Here is a very measured opinion from a classmate (Class of 1959) from The Mine.
IT IS some time since we have been addressed by the Singaporean and Malaysian leadership about Asian values. But the subject was of lively interest, there and here, a decade or so ago.
As the issue was then framed by regional leaders, the Asian values challenge combined and confused several related but distinct notions. The proponents of the Asian values thesis insisted that others recognise, in everyday action, the principle of national sovereignty, the right of the nations of Asia to manage their own affairs independently.
This insistence they combined with, and justified on the basis of, a second principle: the obligation of outsiders to acknowledge and respect cultural pluralism…
In the case of Nguyen Tuong Van, as with Barlow and Chambers in Malaysia almost two decades ago, this slippage between the several elements of the Asian values package has been turned into an issue not only of capital punishment but also an argument over what form it takes: execution by hanging.
For many Australians, the core issue emotionally, no less than their opposition to the idea of recourse to state-sanctioned killing as a purported means of affirming the value of human life, is their abhorrence of this gruesome method of execution…
Yet what the Singaporean authorities are now defending is the prolongation of one of the most brutal techniques of colonial political policing. The disturbing fact that the region’s state hangmen still base their technique on the former colonial hangman’s Table of Drops and Weights attests to this morbidly prolonged attachment to a sadistic method of dissuasion.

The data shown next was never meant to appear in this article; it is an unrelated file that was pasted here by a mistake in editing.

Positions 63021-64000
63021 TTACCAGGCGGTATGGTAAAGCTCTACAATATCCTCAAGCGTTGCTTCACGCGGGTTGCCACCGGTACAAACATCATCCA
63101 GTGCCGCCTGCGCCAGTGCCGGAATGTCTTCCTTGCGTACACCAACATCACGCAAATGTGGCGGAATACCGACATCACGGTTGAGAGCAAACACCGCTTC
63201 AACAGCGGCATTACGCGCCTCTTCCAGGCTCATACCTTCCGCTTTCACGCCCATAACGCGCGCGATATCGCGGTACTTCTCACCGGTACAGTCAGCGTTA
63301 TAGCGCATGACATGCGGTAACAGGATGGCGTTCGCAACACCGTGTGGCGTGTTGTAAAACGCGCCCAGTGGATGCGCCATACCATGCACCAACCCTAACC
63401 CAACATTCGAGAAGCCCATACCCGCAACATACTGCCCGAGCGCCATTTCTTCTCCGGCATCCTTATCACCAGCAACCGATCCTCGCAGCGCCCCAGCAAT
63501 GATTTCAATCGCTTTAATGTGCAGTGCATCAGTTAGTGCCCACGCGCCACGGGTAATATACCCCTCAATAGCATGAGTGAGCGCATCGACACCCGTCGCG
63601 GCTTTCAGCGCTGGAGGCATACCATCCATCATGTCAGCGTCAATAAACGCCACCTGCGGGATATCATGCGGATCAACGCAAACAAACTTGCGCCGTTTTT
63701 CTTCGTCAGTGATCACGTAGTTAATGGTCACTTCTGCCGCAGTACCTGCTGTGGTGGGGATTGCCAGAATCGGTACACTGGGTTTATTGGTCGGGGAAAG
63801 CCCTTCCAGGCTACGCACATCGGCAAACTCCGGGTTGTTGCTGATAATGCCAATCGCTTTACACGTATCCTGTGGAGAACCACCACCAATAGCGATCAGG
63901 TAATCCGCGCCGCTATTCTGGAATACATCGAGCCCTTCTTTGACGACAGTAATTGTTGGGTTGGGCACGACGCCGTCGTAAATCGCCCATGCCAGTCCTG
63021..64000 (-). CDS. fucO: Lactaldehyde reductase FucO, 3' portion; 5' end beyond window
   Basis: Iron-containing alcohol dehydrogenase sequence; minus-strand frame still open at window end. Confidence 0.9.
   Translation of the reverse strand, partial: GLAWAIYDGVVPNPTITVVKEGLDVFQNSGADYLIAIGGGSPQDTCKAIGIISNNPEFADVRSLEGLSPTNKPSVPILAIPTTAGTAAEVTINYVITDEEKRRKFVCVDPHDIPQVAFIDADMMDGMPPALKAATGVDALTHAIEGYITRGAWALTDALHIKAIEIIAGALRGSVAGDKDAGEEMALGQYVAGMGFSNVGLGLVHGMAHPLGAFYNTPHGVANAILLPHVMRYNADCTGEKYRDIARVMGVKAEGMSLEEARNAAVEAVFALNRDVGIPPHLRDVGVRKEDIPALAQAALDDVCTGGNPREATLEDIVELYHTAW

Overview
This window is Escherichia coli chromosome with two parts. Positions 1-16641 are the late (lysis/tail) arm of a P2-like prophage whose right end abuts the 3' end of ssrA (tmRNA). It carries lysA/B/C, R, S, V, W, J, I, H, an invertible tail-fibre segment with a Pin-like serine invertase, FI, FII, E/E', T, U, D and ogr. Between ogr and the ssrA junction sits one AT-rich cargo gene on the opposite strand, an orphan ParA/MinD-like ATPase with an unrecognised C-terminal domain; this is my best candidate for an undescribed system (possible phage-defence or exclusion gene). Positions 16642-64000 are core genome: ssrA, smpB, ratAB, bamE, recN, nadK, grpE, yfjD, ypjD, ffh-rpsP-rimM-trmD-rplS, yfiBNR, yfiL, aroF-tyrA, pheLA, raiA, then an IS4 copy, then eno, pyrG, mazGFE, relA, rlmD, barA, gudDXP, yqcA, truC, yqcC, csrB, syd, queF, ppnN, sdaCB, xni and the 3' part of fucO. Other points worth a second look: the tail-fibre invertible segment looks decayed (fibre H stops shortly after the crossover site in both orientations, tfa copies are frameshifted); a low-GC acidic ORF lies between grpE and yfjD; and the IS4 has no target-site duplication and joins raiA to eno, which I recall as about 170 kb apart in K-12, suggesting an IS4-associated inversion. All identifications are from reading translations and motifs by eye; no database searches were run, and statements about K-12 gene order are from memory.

Whatever is involved here is anything but Asian values. But here lies another terrible irony. Just as Malaysians and Singaporeans seem unable to acknowledge the peculiar psycho-cultural sources of their adherence to the borrowed, rather than inherited, instruments of colonial brutality, so too do Australians have a similar difficulty. We seem, many of us, incapable of identifying and reflecting upon the deep and powerful sources of our own abhorrence, so widespread in this country, of that same method of execution.
We take for granted and do not comprehend why others cannot recognise hanging for what it is and has come to mean to us. For most of us, hanging remains a signature method and an unmistakeable symbol of class vengeance, state retribution, colonial brutalisation and the imperial ruthlessness of a callous bygone age.
Whether or not we can or are obliged to understand others and to accept them as they are, we would do well to understand ourselves, who we are and what made us so. Were we to do so, we might just do a little better in our attempts to persuade others of the principled grounds and cultural authenticity of our powerfully held but perhaps, to others, puzzling convictions.
David Marr reflects on another disturbing aspect: “A typical talkback caller was logged this week applauding the prospect of Nguyen’s death and “wishing a lot of Singapore’s laws should be invoked in Australia because we are too lenient”. While Singaporeans were on the line saying they were ashamed of their own country, Australians were applauding the clean, safe, tough little republic up north for showing us how things should be done.”
I would advocate capital punishment for one class of offence only: the most horrendous crimes against humanity such as mass murder or genocide. But even there the possibility of error and injustice remains open, especially if revenge is the prime motivation.